I’m so relieved to say that we’re back in a house now. And it’s wonderful, better than our last one. This was our fourth move in three years, so we certainly wouldn’t have done it without being forced to, and maybe we’ll eventually come to see that as a blessing.

And there are others. I set a rule shortly after starting this blog that I wouldn’t write about anything I was struggling with until I had learned a lesson worth sharing, and you may be wondering what that lesson is. Well, this experience has taught me several:

  1. I learned to value stability. This work-on-the-internet lifestyle has allowed me a lot of freedom to travel, and in Italy we decided that next year we were definitely going to live in Spain all of next summer. But after a few weeks without a place to really live — much more for our kids’ sake than our own — that great idea suddenly seemed much less appealing. We wanted to be home and stay home, for a good, long time.
  2. I learned to appreciate my family. When the kids would complain and say things like, “I just wanna go home,” I reminded them (and myself) how lucky we were to all be together. That many families have a mom or dad who is gone for months at a time, sometimes in actual danger, and what a gift it is to be all together … even if together means in the same room for way too long. How minor that inconvenience is, compared to the joy of being able to hug my kids whenever I want to.
  3. I learned some perspective. These few months felt really uncomfortable … and they would be an absolute dream for a few billion people on this Earth.
  4. I learned to enjoy food more and stress about it less, which I needed. During these few months I definitely let food be a comfort, a source of enjoyment, rather than simply fuel. I drank a few more beers than usual. We stopped eating oil-free for a few months, and relied on take-out and delivery a good number of times. And a few boxes of well-placed Newman O’s really hit the spot when we needed them. While none of us (well, maybe the kids) want to keep eating this way, it felt good not to worry whether a beer a night or cup of coffee each morning might be bad for me. Or whether the arsenic in my rice would eventually kill me. You know, to just sort of be normal when it comes to food.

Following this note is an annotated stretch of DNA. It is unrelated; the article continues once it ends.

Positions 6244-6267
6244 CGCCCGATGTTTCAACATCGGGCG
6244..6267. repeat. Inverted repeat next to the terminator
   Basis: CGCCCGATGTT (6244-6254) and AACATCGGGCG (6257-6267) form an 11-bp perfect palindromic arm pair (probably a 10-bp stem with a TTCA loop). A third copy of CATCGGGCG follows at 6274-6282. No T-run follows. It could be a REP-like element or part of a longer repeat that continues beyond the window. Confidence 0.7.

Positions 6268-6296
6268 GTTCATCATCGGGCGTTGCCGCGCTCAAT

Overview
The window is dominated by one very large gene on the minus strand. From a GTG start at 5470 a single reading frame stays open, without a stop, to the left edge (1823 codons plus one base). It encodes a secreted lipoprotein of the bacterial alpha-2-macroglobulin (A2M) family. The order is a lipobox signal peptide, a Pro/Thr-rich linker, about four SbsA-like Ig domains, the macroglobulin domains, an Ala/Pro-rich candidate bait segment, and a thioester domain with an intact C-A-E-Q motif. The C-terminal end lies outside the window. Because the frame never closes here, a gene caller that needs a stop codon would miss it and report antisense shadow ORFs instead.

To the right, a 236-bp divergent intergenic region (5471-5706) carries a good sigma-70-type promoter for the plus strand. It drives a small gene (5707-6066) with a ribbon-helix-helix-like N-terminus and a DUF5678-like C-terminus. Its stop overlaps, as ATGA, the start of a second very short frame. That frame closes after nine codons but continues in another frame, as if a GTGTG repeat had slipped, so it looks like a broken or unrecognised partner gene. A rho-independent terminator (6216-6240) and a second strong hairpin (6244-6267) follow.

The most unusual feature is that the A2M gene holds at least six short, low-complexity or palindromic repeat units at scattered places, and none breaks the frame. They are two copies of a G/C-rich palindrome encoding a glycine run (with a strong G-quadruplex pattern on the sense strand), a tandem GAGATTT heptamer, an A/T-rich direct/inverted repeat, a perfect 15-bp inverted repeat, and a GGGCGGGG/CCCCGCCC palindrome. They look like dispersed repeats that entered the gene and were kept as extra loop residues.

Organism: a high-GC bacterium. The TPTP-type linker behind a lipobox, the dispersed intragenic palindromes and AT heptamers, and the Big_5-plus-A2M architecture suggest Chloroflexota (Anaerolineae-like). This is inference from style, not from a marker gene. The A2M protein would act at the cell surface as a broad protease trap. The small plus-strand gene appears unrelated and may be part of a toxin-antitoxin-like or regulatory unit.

5. I learned to care less about thingsWhat’s really funny is that during the extra two months of living out of a 10-day suitcase, I got into the routine of wearing only about half of the stuff I packed. And I can’t think of one time where I thought, “I wish I had my ___ from our house,” for anything except maybe a cooking utensil. These may seem like trivial examples, but it really does feel like this experience helped me internalize the minimalist mindset I’ve been fascinated by for a while now.

And with this rough couple of months now behind us, it’s time to bounce back. To quit wallowing … our big, two-month-long excuse has officially expired.

It’s a relief to be able to focus on the things I love again, but I’ve learned that rebuilding those good habits is no easier than it is to get back to running after an injury.

I’m having to relearn things like standing at my desk, which took some time to get used to, and is doing so again. We’re back to eating oil-free at home, but only just getting there (the Newman O’s are done, however). Meditation hasn’t happened yet, but I know that once I’ve caught up some with other things, it will.

One thing that has come back easily, even better than before, is family stuff, like playing games and playing outside with my kids, which just wasn’t easy to find the energy for over the summer. Each time I do this now, I’m reminded how much I missed it, and how much I took it for granted before.

And as for running? That’s been tougher to get back to — my motivation level is zero because of how much rebuilding there is to do, just like after an injury.

But for now, I’m okay with that. Call me an optimist, but maybe, just maybe, the complete separation from it — and so many other things — is exactly what I needed.

I’m looking forward to things returning to normal, and really appreciate your sticking with me while they weren’t.